Studies of a Japanese Folk House

Another example of drawing from the imagination while on location. In this case, I was intrigued by the tectonic qualities of this Gassho-zukuri style house in the Hida Folk Village (Kida-no-Sato) just outside of Takayama. While walking through the interior spaces and visualizing a section cut through the structure, I drew the timber framing for the floors and the steep thatched roof and noted the way members were tied and braced. In this way, I was able to better understand and remember how material, structure, and construction came together to shape the architectural qualities of the spaces.

On the same page you can also see studies of the scale of the space created by the overhanging thatched roof along the eaves as well as sketches of types of traditional Japanese storehouses that I had observed.

These are all examples of how drawing from observation (on location) can serve as a springboard for drawing from the imagination (in design).

Drawing Conceptual Views

On a visit to the New Territories, we stopped at this walled Tang village, featuring a hierarchical grid layout, as well as examples of traditional ancestral halls, which have similar grid layouts organized by masonry and timber structural systems—seemingly simple yet capable of such spatial richness.

When drawing from observation, we can capture not only what the eye perceives but also what the mind conceives. We can use the drawing process to think about, visualize, and explore in imagined and imaginary ways the conceptual basis for the environments we see and experience. In this case, simple plan diagrams of the structural and spatial layout along with side views of the gable-roofed portions help us first to understand, then remember, and finallly convey the three-dimensional attributes of the ancestral halls.

My Ancestral Village

In 1993, accompanied by Dr. Ho Puay Peng of the Chinese University of Hong Kong, I took a ferry to Zhongsan Harbor and then a taxi to Nam Bin, my ancestral village near Sun Yat-Sen’s home village of Cuiheng in Guangzhou prefecture. There I met Ching Yoon In—our grandfathers were brothers who both emigrated to Hawaii. Being the older of the two, his grandfather had to return to China to take care of our common great grandfather while mine remained in Hawaii. Yoon is about the same age as me and when he told me this story, I immediately thought that if our grandfathers’ birth order were reversed, I could have been standing in his shoes and he in mine. To help me make sense of how Yoon and I were related, I drew this diagram. You can also see other small sketches of our ancestral gravesite, Yoon’s sister’s house, and a tower-house, a typical defensive structure built with overseas money in the 1920s.

Sketches from China

After Japan, the next travel opportunity I had was at the invitation of Tunney Lee, chair of the newly founded School of Architecture at the Chinese University of Hong Kong. Before arriving in Hong Kong in 1993, however, I made brief stops in Beijing and Nanjing. In the journal I kept for these visits, I wrote more of my day-to-day experiences, something I regretfully did not do in Japan. You can see a portion of my writing to the left of these small sketches I did as we flew into Beijing and drove into the city.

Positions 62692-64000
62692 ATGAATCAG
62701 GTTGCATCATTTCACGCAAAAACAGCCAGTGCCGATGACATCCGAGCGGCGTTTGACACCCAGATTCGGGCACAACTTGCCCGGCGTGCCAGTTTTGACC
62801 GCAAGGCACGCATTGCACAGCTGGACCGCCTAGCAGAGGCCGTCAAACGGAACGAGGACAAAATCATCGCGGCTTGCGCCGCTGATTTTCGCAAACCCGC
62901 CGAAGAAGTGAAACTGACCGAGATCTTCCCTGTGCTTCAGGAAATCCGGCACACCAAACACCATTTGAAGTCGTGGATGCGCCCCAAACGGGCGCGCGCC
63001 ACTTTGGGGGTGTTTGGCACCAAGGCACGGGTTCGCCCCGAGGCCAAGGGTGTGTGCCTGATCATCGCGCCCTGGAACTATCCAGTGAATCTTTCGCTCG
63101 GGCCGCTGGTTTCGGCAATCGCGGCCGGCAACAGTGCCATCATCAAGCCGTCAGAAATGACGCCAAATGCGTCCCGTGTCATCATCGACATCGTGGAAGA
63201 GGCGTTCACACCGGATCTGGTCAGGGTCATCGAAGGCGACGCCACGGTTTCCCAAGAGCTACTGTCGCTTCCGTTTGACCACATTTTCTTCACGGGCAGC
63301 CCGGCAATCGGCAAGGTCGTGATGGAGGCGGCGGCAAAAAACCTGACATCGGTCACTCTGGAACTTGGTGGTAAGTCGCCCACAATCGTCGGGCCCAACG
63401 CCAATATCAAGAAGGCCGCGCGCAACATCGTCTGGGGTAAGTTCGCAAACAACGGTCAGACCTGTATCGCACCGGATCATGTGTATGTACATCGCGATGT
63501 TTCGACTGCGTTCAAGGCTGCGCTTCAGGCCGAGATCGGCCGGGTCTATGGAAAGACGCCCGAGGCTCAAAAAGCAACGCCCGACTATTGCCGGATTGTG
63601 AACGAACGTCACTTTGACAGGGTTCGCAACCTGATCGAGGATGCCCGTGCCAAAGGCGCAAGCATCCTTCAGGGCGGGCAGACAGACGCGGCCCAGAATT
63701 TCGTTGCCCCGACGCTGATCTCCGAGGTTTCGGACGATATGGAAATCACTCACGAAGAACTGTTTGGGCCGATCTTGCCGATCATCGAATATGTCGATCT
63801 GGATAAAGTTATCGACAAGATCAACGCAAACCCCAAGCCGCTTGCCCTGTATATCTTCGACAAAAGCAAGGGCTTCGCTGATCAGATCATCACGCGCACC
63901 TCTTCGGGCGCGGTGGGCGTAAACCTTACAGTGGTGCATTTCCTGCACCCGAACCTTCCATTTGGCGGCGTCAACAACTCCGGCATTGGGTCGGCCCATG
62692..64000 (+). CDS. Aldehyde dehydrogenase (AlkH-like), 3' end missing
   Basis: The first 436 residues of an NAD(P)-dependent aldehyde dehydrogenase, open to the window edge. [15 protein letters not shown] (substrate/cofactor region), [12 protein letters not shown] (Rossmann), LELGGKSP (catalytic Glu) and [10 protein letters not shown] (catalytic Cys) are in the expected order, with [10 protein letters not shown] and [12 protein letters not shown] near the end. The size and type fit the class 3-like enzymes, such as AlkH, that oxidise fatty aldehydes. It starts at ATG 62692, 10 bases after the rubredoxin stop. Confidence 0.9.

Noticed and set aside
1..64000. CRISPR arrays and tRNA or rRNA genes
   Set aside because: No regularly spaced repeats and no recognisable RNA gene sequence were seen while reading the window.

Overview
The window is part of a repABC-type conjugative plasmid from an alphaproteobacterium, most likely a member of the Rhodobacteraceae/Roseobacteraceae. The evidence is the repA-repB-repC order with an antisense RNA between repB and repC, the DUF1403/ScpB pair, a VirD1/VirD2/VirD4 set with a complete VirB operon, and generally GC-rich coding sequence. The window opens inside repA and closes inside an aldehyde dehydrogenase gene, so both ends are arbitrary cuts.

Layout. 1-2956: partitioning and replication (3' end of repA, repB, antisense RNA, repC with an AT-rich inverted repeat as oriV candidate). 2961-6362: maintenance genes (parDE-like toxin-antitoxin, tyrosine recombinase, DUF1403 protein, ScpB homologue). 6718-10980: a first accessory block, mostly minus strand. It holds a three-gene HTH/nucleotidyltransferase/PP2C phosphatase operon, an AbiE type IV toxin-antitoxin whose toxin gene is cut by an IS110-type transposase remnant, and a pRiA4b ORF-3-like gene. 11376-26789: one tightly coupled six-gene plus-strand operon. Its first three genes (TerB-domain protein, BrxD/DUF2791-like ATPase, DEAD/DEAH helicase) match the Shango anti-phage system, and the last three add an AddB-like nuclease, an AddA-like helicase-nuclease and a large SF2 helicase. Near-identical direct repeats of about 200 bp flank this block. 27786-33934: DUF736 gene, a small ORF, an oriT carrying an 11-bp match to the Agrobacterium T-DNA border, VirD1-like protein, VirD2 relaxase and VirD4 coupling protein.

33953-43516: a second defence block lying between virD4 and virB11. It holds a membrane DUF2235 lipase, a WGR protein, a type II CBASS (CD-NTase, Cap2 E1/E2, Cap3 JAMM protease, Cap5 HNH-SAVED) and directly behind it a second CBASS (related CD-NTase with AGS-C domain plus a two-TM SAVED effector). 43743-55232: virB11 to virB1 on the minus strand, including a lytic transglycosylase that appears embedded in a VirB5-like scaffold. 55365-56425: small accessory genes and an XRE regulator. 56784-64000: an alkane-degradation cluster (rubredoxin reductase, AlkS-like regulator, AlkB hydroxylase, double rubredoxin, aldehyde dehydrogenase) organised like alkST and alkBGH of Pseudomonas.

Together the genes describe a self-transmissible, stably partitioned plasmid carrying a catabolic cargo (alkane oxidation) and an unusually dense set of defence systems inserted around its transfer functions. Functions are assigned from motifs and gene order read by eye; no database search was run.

While in Beijing, one has to, of course, visit the Great Wall, the Ming Tombs, the Forbidden City, and the Temple of Heaven, all monuments of impressive scope and scale.

While thirteen of the Ming Tombs are near Beijing, one is outside Nanjing—Mingxiaoling Tomb (tomb of the founder of the Ming Dynasty). I used this small, pictorial diagram to remember the configuration of the path and the Spirit Way (Shen Dao) leading to the tomb.

In contrast to this small diagram, the expansive view often tempts us. In Hong Kong, this would be the Hong Kong Central skyline as seen from Kowloon.


Before I began using a computer in the early 1990’s to design and layout my books—before Aldus Pagemaker, QuarkXPress, and Adobe InDesign—I produced camera-ready pages by hand using white bond paper, a Scripto pencil with 1.1 mm leads, and a couple of drafting triangles. Later, I switched to Clearprint paper and 0.3 and 0.5 mm lead pencils but the hand-lettering and hand-drawing process remained essentially the same.

For me, the way a book is laid out and organized is an essential part of the message and so I often storyboarded my ideas before developing the final pages. Here is a sample storyboard for Drawing: A Creative Process. Even though the content and layout often changed as ideas were refined with lots of yellow trace overlays, storyboarding was an essential step in the book design process.

The beginning phase is always the most exciting time for a book project, involving floating a lot of ideas and experiencing false starts as well as a lot of trials and numerous errors, but once the basic structure of a book’s organization is established in outline form, the real and time-consuming work of production begins. And for that, I am happy to be able to use Adobe InDesign and the Tekton font.

Sensoji Temple

Another drawing from my Japan sketchbook, this time of the Hozomon, a two-story gate leading to the courtyard of Sensoji Temple in the Asakusa district of Tokyo. Next to it I’ve placed a photo of Ando Hiroshige’s woodblock print, Kinryusan Temple at Asakusa, from his One Hundred Famous Views of Edo (1856). Different media but similar points of view, executed a hundred and thirty-six years apart. Hiroshige’s print is particularly interesting for his use of one-point perspective.